Work for a foreign employer? The 30% ruling and taxes explained

Work for a foreign employer? The 30% ruling and taxes explained

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Working in the Netherlands for a foreign employer? Taxsight explains how to set up the right tax structure and apply for the 30% ruling.

When you become a Dutch resident, you become in principle taxed in the Netherlands on your worldwide income. That means that you are, in general, obliged to file the annual personal tax return if you have anything to declare that leads to taxes, or when the Dutch tax office sends a filing request.

It is, of course, also possible to file a personal income tax return if you expect to receive a refund.

Foreign employer

People often move to the Netherlands while still working for their foreign employer. This could be a temporary setup, but in many cases it could also for a longer term.

When you become a Dutch resident while still working for a foreign employer you are, generally speaking, taxed in the Netherlands for those workdays. On the basis of the bilateral tax treaty law, the workdays performed in the Netherlands by a Dutch resident are taxed in the Netherlands.

The tax will be levied via the annual personal tax return of the employee in cases where the employer didn't take any action to set up a tax stature in the Netherlands.

Payroll-only structure

The foreign employer can also set up a tax structure for the employee, known as payroll-only. The employer can apply for this structure by registering with the Dutch tax authorities (Belastingdienst). They will then become the withholding agent for the payroll tax or national insurance contributions and the employee insurance contributions.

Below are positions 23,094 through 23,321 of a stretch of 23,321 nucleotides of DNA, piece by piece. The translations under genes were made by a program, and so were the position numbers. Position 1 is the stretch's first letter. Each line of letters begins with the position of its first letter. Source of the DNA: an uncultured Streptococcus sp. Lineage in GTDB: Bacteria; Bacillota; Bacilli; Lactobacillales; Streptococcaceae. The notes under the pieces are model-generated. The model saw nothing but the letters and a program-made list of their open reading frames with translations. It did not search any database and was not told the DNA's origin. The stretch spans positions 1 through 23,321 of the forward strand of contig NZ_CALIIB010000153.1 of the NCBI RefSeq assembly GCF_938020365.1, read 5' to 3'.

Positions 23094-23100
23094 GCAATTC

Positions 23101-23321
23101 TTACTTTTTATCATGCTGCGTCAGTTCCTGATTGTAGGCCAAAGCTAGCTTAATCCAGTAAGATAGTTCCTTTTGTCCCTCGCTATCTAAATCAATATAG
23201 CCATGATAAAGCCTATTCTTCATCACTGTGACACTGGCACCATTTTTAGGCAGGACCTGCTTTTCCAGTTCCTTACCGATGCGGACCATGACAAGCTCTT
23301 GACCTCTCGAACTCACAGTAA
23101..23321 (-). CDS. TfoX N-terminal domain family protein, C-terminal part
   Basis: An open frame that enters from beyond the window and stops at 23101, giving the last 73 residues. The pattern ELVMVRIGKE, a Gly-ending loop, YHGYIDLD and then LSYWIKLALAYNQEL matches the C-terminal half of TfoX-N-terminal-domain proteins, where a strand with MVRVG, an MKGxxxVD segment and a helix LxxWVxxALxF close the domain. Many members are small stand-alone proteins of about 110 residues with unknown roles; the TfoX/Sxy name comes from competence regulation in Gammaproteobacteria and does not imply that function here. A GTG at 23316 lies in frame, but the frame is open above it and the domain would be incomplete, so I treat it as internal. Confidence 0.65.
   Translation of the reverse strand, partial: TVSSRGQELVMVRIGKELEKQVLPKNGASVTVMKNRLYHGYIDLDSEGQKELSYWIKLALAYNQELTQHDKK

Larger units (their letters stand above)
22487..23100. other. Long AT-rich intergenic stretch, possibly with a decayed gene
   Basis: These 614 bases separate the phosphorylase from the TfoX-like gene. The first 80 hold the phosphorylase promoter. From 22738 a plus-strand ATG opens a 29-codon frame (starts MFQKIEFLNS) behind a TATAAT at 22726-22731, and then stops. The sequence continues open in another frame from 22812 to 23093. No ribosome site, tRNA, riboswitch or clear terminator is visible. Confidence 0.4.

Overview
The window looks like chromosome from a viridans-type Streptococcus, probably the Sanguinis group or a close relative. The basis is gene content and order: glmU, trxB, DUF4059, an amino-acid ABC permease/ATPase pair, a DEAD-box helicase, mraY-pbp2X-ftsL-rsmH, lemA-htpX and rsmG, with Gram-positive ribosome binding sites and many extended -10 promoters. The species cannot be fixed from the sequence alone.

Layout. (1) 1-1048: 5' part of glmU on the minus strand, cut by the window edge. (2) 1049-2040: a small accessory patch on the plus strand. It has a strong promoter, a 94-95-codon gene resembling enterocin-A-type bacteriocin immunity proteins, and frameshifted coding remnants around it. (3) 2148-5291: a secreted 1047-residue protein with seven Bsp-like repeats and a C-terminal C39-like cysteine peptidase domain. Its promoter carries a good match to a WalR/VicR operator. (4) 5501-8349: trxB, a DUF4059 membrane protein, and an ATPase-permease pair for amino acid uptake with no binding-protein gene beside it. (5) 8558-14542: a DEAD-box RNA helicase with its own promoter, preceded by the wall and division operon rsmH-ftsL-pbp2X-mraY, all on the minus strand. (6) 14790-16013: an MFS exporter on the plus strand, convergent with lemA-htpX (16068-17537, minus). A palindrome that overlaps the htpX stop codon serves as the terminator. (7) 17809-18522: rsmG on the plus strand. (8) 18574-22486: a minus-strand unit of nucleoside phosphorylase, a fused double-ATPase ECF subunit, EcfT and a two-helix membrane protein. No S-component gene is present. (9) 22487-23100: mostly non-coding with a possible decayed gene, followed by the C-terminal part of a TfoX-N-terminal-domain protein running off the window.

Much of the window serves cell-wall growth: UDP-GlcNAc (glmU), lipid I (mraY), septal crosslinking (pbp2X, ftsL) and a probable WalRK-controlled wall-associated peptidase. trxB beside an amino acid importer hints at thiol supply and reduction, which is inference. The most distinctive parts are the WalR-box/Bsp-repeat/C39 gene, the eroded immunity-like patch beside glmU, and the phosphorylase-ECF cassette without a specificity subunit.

The national insurance contributions are included in the lower income tax rate of around 37%. The maximum rate is around €10.500 per year and the premium mainly finances the state pension.

The premiums are withheld from the gross salary when the employee is on a Dutch payroll. These premiums are therefore no extra burden for the employer. However, these premiums are a burden for the employee and levied in any case via the personal tax return in case of a non-registered foreign employer.

The Box 1 rates are as follows for 2024:

Brackets Taxable income Percentage
1st bracket Up to €75.518 36,97%
2nd bracket From €75.518 49,50%


When the employer withholds the payroll taxes on a monthly basis, the employee will not be confronted with the full tax amount via the personal income tax return. The payroll only structure could therefore be a solution for a foreign employer as well the employee.

Employee insurance contributions

On top of the gross salary, the employer also pays employee insurance contributions if the employee is socially-secured in the Netherlands. The employer insurance contributions are around 18% of the gross taxable income with a maximum amount of around €10.000 per year.

Additionally, they cover the long-term disability insurance, the potential unemployment benefit and the government healthcare insurance premiums in the Netherlands.

30% ruling application